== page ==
Recently, with Twitter’s former CEO Jack Dorsey and current CEO Musk’s completely different attitudes towards the same social protocol Nostr, Nostr has attracted the attention of the community.
On December 14, former Twitter CEO Jack Dorsey received a recommendation from Twitter user Koty_Auditore to fund Nostr. After studying Nostr, Jack Dorsey announced on the 15th that he would donate 14 bitcoins (worth about $245,000) to fund the development of Nostr.
On December 18, Twitter officially announced that it would ban users whose promotions contain links to other social media, including Facebook, Instagram, Truth Social, Mastodon, etc. Nostr is on the list.
As a result, Nostr is currently going viral on Twitter. So what’s so special about Nostr?
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What is Nostr
Nostr is short for Notes and Other Stuff Transmitted by Relays.
According to Nostr’s official github, it is the simplest open protocol capable of creating a censorship-resistant global “social” network once and for all . It does not depend on any trusted centralized server, so it is resilient; it is based on encryption keys and signatures, so it is tamper-proof; it does not depend on P2P technology, so it can work normally.
How does Nostr work?
- Nostr has two components: clients and relays. Each user runs a client (clients), and anyone can run relays (relays).
- Each user is identified by a public key. Every post is signed. Each client verifies these signatures.
- Clients fetch data from a relay of their choice and publish data to other relays of their choice. A relay does not communicate with another relay, only directly with users.
- For example, to “follow” someone, a user simply instructs their client to query the relays it knows about for posts from that public key.
- At startup, the client queries all the relays it knows about for data on all users it follows (for example, all updates since the last day), and then displays that data to users in chronological order.
- “Posts” can contain any type of structured data, but the most commonly used data will go into the standard so that all clients and relays can handle them seamlessly.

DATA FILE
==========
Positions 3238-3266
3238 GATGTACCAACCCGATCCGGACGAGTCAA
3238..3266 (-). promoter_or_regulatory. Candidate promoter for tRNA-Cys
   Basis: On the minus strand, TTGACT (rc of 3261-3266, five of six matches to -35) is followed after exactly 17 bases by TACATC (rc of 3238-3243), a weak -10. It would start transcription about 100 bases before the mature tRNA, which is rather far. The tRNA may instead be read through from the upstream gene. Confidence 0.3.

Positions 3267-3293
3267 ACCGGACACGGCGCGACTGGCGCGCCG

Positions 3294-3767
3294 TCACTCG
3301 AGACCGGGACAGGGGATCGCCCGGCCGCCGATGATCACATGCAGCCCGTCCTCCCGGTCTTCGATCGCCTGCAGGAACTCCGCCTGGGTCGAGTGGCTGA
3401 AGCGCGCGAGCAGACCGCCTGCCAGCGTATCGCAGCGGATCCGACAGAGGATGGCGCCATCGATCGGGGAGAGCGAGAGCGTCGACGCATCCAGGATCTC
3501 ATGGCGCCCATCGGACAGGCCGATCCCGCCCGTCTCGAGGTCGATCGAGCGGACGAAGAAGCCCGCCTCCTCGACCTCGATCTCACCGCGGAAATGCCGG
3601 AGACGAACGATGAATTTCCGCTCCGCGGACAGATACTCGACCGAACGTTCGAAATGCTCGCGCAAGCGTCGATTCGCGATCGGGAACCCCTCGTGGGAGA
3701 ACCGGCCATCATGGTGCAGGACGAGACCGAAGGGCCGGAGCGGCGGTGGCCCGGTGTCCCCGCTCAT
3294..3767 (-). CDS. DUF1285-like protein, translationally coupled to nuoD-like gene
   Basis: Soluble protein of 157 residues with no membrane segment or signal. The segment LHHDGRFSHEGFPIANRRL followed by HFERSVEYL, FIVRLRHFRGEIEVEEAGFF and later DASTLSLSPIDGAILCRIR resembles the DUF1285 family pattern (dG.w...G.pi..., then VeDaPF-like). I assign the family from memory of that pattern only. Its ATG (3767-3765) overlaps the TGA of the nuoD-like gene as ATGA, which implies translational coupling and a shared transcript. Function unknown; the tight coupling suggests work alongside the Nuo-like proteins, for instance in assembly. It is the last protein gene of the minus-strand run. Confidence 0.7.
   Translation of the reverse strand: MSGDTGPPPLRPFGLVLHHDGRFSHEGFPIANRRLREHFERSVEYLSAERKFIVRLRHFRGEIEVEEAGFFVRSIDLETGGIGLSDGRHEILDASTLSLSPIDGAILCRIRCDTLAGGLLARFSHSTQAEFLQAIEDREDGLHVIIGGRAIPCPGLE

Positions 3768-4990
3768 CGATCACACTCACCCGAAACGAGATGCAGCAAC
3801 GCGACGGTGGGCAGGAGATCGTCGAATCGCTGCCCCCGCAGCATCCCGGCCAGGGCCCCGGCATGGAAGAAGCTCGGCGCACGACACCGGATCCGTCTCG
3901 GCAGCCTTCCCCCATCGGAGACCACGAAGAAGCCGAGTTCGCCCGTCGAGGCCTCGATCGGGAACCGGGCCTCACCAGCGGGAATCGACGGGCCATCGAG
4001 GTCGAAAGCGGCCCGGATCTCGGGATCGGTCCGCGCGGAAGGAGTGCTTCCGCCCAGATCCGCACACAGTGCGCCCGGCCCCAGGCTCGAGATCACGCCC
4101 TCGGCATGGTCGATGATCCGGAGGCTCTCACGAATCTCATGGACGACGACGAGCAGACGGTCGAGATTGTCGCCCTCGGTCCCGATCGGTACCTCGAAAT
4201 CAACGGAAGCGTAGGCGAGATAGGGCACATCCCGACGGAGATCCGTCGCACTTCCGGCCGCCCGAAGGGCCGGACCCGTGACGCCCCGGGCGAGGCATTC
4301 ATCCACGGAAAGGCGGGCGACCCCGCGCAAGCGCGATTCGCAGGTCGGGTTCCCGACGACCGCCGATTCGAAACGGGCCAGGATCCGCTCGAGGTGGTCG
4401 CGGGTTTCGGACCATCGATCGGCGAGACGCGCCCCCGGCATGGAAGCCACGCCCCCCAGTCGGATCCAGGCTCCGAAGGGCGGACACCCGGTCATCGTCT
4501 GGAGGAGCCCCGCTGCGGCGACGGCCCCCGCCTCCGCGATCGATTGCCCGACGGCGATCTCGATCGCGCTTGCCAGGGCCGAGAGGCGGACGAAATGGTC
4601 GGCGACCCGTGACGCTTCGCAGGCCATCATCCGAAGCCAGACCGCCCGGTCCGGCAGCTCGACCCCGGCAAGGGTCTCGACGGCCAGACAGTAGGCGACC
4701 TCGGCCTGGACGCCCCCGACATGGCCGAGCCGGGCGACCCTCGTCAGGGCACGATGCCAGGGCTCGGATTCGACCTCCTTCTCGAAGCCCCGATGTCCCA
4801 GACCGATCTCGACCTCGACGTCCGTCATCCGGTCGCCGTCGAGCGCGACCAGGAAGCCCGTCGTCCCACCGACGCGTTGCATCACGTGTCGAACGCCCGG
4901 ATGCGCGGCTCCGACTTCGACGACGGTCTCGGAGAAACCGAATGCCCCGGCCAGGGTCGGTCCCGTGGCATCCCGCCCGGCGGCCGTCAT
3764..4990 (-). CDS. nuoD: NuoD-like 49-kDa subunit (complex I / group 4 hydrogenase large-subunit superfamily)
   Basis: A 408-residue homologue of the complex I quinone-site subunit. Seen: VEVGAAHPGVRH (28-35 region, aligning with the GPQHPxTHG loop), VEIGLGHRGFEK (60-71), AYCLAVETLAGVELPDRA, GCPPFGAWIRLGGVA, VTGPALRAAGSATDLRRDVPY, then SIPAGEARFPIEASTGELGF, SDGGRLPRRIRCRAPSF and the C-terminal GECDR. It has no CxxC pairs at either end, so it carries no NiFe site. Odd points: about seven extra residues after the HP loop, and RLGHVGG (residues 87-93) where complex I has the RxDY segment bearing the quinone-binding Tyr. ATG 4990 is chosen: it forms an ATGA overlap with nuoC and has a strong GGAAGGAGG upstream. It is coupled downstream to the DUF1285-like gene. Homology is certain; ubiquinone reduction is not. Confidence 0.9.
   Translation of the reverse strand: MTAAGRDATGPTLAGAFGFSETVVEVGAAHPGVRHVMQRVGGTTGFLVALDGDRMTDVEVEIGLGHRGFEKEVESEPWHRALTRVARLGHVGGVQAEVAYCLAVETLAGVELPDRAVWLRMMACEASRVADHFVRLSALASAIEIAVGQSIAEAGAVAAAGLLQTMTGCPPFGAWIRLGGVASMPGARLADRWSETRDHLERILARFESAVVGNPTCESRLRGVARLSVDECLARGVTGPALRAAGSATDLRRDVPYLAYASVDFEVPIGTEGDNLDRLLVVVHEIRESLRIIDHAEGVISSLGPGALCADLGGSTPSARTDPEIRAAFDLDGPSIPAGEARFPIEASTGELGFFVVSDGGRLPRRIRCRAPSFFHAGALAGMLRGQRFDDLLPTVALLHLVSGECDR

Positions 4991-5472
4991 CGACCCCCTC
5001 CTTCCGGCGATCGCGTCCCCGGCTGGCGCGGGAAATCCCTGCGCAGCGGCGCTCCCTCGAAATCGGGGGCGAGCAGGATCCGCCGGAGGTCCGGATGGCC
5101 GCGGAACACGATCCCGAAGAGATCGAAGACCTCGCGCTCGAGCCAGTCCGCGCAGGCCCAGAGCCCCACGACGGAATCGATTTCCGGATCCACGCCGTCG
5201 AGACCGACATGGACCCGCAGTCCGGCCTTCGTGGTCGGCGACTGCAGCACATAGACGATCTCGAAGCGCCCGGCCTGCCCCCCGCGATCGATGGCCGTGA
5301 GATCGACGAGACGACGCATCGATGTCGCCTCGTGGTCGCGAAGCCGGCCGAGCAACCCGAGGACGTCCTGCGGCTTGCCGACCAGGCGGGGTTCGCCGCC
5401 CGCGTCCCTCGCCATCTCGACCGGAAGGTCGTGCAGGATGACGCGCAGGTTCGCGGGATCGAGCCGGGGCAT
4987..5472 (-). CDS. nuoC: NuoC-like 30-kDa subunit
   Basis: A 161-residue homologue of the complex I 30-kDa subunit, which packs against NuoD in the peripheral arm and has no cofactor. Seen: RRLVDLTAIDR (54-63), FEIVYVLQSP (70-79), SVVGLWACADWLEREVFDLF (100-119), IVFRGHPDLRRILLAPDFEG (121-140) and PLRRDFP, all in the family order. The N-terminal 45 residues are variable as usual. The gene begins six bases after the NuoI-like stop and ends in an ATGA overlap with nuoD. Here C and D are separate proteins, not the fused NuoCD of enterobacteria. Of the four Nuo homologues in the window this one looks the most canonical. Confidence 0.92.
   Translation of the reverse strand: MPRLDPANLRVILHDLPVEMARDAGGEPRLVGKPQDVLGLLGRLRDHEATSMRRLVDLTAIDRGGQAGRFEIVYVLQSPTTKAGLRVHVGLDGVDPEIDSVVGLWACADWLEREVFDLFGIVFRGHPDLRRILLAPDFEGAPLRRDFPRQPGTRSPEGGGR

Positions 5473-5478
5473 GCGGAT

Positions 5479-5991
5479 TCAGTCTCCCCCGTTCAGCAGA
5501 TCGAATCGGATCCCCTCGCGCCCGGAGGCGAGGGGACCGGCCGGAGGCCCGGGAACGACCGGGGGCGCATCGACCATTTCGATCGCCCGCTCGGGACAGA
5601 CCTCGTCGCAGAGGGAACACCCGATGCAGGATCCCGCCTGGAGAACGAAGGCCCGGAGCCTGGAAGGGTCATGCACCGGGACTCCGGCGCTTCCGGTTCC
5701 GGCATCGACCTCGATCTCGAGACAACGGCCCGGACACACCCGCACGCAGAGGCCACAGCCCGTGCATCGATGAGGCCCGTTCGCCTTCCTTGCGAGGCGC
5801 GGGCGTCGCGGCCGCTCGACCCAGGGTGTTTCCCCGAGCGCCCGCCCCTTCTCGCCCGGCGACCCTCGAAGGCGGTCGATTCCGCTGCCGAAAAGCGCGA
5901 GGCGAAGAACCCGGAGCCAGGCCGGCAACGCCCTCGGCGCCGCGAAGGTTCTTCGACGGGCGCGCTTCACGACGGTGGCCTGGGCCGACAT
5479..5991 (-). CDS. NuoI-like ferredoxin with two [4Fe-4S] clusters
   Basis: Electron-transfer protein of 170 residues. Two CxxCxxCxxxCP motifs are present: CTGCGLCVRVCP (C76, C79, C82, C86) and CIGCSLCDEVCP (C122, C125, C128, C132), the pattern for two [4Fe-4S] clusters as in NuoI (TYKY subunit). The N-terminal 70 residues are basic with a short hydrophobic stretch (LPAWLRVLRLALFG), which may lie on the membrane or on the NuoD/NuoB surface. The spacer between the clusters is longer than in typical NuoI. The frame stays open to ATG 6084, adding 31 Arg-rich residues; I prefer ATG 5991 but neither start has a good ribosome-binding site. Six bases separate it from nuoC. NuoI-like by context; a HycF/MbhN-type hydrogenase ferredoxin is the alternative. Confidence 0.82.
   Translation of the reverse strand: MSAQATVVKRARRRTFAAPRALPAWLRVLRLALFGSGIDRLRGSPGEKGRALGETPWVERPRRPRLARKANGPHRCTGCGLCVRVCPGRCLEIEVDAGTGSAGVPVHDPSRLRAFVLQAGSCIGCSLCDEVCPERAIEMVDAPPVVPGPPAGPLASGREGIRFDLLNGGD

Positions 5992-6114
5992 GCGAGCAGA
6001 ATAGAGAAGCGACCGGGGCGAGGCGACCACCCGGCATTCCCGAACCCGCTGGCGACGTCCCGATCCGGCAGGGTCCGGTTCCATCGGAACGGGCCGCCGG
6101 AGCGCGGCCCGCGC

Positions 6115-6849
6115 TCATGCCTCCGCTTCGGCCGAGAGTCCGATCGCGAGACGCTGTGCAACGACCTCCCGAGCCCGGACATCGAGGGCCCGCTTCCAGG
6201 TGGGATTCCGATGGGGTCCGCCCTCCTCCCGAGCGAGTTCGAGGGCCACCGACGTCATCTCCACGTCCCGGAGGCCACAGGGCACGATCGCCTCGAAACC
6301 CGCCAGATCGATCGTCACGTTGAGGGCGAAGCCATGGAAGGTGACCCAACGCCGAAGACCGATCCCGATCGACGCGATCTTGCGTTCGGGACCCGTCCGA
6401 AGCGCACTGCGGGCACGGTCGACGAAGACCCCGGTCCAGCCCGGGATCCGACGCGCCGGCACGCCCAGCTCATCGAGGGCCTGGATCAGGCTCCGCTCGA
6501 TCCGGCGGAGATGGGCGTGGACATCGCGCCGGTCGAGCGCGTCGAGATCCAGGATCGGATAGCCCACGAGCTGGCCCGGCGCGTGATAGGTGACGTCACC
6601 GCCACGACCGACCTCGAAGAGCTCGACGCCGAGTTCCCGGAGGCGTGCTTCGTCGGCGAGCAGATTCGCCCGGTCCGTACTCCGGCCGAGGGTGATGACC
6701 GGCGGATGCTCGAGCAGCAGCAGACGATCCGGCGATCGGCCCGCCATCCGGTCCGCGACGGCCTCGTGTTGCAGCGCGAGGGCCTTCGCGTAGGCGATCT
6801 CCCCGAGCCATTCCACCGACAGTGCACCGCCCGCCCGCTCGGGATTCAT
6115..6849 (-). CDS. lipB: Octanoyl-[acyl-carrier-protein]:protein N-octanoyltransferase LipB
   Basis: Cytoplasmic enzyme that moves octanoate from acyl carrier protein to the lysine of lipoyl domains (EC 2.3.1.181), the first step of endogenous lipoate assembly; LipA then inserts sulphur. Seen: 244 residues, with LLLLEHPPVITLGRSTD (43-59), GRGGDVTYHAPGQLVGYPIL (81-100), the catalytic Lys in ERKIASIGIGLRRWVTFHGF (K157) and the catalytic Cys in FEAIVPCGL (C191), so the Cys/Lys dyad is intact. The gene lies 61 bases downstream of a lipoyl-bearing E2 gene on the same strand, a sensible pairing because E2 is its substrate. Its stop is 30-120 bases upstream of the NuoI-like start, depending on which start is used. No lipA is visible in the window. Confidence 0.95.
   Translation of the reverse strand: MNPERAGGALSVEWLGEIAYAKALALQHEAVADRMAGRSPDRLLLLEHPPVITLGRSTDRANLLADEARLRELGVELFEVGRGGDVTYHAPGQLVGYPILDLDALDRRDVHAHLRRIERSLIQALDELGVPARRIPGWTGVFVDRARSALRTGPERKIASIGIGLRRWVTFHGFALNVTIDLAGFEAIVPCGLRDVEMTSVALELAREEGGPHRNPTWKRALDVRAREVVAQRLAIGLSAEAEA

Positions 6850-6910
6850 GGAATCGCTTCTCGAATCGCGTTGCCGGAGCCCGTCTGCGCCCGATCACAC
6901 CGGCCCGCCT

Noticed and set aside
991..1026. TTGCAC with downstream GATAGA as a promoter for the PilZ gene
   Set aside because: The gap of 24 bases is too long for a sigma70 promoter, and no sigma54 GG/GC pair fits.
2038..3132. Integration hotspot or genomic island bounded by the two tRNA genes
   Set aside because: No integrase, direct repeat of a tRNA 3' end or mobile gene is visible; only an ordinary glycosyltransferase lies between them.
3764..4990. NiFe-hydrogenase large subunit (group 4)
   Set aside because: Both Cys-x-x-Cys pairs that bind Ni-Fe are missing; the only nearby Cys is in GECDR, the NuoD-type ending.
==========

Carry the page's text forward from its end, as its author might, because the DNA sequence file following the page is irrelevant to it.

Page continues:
A short summary of how Nostr works
Each runs a client, which can be a native client, a web client, etc. To publish something you write an article, sign it with your key and send it to multiple relays (servers hosted by other people or yourself). To get updates from other people, you can ask multiple relayers if they know about those other people. Anyone can run a relay. Relay is very simple, it does nothing but accept some people’s posts and forward them to others. The relay does not have to be trusted. The signature is verified on the client side.
How to use Nostr
To use nostr, you need a client and a key.
Your key is your identity. You can think of the public key (npub…) as your username and your private key (nsec…) as your password.
Keys come in two formats, you can convert between them using this online tool: https://damus.io/key/
Obviously, you have to trust whoever is running the site, and some clients are vulnerable to XSS.
You can use Alby or nos2x (Firefox, Chrome) to generate your keys. These extensions will store your keys securely (or at least more securely).
You can also use these extensions to store existing keys and wipe webapp instances (in case you used web client to generate keys).
It’s still early days, so get ready.
Check nostr.net regularly, it maintains a curated list of clients. Here are some recommendations:
- nostr.rocks – Twitter style interface (Branle)
- anigma.io – Telegram-style interface
- astral.ninja – Fork of Branle with different UI and global feed
- iOS: Damus (also available on MacOS)
- Android: Nosky, Nostros (both in development)
Relays are simple servers, you need clients to connect to the relay for it to work. There are many relays that you can run yourself.
looking for others
Use this search query to find the nostr public keys of people you follow on Twitter:
Most clients will display the image URL as an image, so you can upload any image to a site like imgbb.com or imgur and then publish the image as a URL like this: https://i.ibb.co/w4WvnYb /image.png
Some clients will render a Lightning receipt locally, showing the recipient, amount, and a payment button. Damus is one such client.
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